business activity must bear a proximate and primary relationship to that business activity.
Interest and Penalties
Your organization may be subject to interest and penalty charges if it files a late return or fails to pay tax when due. Generally, the organization is not required to include the interest and penalty charges on Form 990-T because the IRS can figure the amount and bill the organization for it. Interest.—Interest is charged on taxes not paid by the due date even if an extension of time to file is granted. Interest is also charged on penalties imposed for failure to file, negligence, fraud, gross valuation overstatements, and substantial understatements of tax from the due date (including extensions) to the date of payment. The interest charge is figured at the underpayment rate determined under section 6621(a)(2). Late Filing of Return.—An organization that fails to file its return when due (including extensions of time for filing) is subject to a penalty of 5% of the unpaid tax for each month or part of a month the return is late, up to a maximum of 25% of the unpaid tax unless it can show reasonable cause for the delay. Those filing late (after the due date, including extensions) must attach an explanation to the return. The minimum penalty for a return that is more than 60 days late is the smaller of the tax due or $100. Late Payment of Tax.—The penalty for late payment of taxes is usually 1⁄2 of 1% of the unpaid tax for each month or part of a month the tax is unpaid. The penalty cannot exceed 25% of the amount due. This penalty may also apply to any additional tax not paid within 10 days of the date of the notice and demand for payment. Underpayment of Estimated Tax.—An organization that fails to make estimated tax payments when due may be subject to an underpayment penalty for the period of underpayment. Generally, an organization is subject to the penalty if its tax liability is $500 or more and it did not timely pay the smaller of (a) 97% of its tax liability for 1993 (100% of its tax liability for a tax year beginning after 1993), or (b) 100% of its prior year’s tax. See section 6655 for details and exceptions. Note: The estimated tax penalty is waived for underpayment of estimated taxes for any period before March 16, 1994, to the extent that the underpayment is attributable to changes made by the Revenue Reconciliation Act of 1993. Form 2220, Underpayment of Estimated Tax by Corporations, is used by corporations and trusts filing Form 990-T to see if the organization owes a penalty and to figure the amount of the penalty. Generally, the organization is not required to file this form because the IRS can figure the amount of any penalty and bill the organization for it. However, you must complete and attach Form 2220 even if the organization does not owe the penalty if any of the following apply: ● The annualized income or adjusted seasonal installment method is used. ● The organization is a “large organization” computing its first required installment based on the prior year’s tax. ● The organization if claiming a waiver of the penalty as described in the Note above. If you attach Form 2220, be sure to check the box on line 46, page 2, Form 990-T, and enter the amount of any penalty on this line. Other Penalties.—There are also penalties that can be imposed for negligence, substantial understatement of tax, and fraud. See sections 6662 and 6663.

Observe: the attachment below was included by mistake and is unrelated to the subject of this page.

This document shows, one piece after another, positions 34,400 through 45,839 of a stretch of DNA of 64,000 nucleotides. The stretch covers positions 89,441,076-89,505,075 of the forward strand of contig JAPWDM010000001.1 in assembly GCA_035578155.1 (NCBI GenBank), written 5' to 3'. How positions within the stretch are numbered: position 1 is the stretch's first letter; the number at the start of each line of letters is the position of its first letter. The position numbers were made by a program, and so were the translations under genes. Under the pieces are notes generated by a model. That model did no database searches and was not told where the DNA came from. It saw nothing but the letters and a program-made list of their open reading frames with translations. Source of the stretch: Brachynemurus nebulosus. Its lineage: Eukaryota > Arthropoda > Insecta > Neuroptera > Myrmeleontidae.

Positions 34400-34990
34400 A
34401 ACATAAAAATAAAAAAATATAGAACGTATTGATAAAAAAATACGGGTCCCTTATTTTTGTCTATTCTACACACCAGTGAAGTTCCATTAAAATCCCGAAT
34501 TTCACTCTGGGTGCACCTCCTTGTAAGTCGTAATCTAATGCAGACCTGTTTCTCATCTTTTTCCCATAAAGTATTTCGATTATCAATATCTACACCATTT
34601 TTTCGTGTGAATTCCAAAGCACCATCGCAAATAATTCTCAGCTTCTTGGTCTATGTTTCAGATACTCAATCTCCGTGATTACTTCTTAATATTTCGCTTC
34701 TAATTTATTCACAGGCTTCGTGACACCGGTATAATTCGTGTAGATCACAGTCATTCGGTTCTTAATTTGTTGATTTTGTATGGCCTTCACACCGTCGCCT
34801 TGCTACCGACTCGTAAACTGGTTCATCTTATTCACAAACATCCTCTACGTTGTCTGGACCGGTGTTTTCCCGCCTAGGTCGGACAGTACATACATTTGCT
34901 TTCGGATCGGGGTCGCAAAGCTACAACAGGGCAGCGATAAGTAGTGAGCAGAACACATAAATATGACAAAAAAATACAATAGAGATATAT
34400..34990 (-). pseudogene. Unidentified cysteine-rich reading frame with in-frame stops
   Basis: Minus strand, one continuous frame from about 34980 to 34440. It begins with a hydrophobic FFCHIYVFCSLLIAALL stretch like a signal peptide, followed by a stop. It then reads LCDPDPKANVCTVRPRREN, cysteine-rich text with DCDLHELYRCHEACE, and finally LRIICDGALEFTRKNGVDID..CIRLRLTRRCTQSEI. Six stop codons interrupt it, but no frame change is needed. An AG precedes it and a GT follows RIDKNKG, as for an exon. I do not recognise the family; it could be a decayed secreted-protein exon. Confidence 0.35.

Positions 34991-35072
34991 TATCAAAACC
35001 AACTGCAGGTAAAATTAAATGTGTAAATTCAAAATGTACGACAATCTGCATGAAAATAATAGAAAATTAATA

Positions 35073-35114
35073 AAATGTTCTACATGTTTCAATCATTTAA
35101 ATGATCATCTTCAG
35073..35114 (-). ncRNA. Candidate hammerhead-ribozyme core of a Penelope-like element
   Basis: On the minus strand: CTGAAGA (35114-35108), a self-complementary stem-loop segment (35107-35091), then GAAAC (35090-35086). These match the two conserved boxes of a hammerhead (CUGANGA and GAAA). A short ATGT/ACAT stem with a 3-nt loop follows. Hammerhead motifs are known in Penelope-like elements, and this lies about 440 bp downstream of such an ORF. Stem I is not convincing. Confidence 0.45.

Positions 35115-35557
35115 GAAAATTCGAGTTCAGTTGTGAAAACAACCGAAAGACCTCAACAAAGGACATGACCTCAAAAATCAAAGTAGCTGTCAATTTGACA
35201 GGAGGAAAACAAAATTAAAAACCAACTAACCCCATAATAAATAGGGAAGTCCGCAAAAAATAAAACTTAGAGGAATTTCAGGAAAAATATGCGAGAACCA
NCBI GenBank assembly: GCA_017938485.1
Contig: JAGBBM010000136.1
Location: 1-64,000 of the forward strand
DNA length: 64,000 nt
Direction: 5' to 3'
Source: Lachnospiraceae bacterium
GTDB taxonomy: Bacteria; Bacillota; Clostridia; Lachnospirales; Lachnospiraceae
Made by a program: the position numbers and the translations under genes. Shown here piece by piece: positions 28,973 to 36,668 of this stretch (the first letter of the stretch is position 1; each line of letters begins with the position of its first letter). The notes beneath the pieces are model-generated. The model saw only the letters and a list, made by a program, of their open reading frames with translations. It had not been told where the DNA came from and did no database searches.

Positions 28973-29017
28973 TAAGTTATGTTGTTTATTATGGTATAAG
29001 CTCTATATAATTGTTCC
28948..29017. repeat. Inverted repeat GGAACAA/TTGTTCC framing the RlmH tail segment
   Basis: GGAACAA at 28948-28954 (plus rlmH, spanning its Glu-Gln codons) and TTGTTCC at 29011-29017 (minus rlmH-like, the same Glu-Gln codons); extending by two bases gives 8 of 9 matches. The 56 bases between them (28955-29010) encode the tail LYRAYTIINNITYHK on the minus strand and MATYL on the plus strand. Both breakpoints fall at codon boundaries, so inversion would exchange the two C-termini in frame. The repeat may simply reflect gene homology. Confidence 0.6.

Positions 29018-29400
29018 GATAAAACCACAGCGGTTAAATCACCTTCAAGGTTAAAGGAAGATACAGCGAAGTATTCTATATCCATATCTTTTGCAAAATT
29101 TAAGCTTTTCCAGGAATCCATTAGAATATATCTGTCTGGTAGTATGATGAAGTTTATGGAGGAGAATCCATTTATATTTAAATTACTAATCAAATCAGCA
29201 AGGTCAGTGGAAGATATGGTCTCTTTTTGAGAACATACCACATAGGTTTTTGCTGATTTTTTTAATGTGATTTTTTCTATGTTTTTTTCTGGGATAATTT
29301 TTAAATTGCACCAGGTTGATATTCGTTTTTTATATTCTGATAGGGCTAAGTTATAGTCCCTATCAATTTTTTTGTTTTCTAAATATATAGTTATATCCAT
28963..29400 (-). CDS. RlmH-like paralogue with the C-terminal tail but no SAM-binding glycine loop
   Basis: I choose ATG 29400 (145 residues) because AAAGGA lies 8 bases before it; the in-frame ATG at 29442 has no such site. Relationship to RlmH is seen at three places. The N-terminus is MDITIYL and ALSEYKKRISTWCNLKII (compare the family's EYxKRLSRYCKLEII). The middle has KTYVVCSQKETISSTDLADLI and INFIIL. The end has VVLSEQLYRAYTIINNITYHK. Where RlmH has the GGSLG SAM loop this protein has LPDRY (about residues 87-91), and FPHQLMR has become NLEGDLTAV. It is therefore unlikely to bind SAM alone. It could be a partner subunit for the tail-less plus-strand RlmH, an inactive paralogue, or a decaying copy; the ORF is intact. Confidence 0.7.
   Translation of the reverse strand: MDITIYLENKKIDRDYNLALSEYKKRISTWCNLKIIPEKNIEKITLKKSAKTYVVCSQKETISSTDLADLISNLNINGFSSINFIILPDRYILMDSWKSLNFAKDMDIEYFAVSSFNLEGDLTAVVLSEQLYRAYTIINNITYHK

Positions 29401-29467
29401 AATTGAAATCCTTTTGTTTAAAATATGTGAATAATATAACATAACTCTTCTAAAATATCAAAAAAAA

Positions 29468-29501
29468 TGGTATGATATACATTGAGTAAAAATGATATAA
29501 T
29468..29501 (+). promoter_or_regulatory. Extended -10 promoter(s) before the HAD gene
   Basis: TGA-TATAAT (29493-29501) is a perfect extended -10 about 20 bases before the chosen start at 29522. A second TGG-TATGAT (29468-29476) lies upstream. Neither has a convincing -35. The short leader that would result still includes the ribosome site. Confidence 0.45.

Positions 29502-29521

When To File